“Removing plastic from our packaging is the latest advancement in our more than decade-long journey to create a more sustainable future for our business and our world,” said Brian Goldner, chairman and CEO at Hasbro, in a press release. “We have an experienced, cross-functional team in place to manage this undertaking, and will look to actively engage employees, customers and partners as we continue to innovate and drive progress as a leader in sustainability.”

“Reimagining and redesigning packaging across our brand portfolio is a complex undertaking, but we believe it’s important and our teams are up for the challenge,” commented John Frascotti, Hasbro’s president and COO. “We know consumers share our commitment to protecting the environment, and we want families to feel good knowing that our packaging will be virtually plastic-free, and our products can be easily recycled through our Toy Recycling programme with TerraCycle.”

That programme enables consumers to send wellloved Hasbro toys and games to TerraCycle, a global leader in product recycling, which recycles them into materials to be used in the construction of play spaces, flowerpots, park benches and other uses.

For all stakeholders in the packaging value chain, the common denominator is a willingness to change, and an understanding that change is required. While there may be differences in how that change should be implemented – for example, defining what responsibility lies with whom at each stage of the circular economy’s value chain – we can all agree that standing still is not an option. By choosing responsibly, sustainable packaging made from substrates that meet the changing demands of the world’s leading brands, as well as the expectations of conscientious consumers, the packaging industry can truly become part of the paper solution.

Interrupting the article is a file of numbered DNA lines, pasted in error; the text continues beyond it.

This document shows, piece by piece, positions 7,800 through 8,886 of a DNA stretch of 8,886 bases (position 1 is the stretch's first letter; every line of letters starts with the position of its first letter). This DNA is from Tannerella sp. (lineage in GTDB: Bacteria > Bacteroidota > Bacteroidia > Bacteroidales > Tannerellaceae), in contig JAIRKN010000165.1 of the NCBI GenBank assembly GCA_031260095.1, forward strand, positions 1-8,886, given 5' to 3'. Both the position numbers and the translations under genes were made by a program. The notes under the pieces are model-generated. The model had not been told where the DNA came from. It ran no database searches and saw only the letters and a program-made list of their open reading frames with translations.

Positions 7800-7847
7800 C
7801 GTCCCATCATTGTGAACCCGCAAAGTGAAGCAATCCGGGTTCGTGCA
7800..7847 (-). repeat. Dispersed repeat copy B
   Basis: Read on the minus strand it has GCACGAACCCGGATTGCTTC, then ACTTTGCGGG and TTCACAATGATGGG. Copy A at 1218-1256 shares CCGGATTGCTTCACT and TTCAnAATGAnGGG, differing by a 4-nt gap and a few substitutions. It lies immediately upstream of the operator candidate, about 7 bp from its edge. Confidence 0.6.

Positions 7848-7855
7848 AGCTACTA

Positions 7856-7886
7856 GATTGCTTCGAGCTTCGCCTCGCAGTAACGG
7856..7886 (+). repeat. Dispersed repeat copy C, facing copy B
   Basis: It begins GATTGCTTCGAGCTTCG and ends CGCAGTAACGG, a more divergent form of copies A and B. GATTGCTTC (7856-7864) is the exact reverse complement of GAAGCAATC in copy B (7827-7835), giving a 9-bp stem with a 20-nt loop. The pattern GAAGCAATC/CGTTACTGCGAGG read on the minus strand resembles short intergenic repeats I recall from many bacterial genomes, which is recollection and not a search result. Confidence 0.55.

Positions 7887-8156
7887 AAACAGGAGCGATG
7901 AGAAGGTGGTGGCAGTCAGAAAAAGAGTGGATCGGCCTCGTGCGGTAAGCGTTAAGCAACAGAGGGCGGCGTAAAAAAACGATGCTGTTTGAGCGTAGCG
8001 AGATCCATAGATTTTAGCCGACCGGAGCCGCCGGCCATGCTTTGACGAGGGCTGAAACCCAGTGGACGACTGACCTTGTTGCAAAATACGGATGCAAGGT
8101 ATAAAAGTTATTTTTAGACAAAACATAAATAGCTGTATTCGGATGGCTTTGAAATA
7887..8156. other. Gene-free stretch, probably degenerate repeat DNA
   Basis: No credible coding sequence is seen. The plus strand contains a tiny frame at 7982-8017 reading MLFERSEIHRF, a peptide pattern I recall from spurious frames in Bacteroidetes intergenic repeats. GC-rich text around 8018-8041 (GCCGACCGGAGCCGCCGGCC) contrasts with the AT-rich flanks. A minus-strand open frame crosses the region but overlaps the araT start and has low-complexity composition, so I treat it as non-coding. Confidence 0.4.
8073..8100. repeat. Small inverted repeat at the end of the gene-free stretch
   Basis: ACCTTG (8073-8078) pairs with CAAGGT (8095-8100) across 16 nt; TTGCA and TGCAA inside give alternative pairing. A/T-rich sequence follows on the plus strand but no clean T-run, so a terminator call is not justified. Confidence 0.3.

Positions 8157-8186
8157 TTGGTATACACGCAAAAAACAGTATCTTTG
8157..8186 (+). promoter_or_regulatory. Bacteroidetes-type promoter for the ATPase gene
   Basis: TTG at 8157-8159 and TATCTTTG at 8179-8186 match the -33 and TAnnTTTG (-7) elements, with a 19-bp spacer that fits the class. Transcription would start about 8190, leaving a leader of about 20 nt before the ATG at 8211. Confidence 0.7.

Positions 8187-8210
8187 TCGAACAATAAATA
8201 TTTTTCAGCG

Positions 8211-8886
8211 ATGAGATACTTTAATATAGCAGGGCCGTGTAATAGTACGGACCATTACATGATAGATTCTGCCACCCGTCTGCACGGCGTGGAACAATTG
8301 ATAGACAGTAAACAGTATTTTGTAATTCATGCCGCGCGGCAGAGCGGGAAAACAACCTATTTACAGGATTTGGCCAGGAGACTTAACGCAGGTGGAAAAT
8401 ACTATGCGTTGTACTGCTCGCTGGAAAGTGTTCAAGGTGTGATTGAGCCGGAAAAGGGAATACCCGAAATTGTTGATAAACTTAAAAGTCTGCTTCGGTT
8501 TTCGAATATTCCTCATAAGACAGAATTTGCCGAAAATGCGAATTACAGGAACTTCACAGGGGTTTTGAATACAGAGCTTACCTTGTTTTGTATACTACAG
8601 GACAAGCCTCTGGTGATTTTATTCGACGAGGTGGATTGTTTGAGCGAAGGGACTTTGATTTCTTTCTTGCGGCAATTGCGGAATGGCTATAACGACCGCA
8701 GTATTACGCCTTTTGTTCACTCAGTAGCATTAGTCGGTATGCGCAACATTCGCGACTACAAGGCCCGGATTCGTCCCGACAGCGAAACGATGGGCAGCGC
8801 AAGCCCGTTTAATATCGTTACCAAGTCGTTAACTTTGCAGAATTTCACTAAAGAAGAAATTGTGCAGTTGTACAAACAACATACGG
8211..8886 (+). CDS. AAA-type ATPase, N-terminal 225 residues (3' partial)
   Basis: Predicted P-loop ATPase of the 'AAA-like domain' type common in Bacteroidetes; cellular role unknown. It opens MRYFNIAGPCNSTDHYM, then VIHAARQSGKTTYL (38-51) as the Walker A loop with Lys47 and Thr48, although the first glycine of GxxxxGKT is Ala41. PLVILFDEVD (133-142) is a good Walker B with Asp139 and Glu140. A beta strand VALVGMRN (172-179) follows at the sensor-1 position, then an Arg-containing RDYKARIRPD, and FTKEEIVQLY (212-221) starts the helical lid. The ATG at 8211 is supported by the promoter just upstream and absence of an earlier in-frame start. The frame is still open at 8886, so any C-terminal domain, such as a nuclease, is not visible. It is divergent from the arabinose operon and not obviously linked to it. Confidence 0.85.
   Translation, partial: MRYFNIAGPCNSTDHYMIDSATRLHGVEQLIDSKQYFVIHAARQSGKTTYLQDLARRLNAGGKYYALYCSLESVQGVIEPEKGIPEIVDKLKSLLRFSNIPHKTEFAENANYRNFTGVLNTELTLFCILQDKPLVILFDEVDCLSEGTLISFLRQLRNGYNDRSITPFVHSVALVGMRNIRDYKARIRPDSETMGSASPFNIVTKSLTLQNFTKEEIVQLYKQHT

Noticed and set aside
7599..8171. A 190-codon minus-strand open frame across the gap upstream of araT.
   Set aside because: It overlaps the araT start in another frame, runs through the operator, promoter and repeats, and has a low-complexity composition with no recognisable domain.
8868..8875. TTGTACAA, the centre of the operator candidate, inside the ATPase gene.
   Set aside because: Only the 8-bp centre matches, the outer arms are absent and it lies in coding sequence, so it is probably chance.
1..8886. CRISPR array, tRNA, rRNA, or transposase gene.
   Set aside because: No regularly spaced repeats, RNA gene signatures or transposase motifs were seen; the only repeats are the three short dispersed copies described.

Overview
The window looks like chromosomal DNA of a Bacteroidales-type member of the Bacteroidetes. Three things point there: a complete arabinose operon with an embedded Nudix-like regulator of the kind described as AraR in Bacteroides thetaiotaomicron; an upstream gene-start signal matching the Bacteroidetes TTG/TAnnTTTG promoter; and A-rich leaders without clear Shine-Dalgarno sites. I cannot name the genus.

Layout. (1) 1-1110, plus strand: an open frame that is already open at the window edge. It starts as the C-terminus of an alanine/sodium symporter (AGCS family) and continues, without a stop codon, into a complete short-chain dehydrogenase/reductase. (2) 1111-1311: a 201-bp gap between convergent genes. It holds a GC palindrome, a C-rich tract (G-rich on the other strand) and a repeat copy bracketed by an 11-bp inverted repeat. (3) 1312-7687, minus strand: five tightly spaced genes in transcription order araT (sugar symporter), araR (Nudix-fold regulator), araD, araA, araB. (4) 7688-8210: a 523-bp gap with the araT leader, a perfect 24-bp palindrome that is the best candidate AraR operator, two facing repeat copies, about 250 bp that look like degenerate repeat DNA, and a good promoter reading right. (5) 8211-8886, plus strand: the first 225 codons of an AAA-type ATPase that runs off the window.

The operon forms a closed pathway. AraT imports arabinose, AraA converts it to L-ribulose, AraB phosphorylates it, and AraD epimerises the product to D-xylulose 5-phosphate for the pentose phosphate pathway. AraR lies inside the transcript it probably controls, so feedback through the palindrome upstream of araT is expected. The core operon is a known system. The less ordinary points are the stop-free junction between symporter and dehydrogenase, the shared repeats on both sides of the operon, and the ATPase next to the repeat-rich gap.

The giant multinational Nestlé is taking responsibility for its large plastic output by leading the charge for circular economies and sustainable packaging.
Procter & Gamble’s Tide Eco- Box was a finalist at the Packaging Innovations Awards in 2019.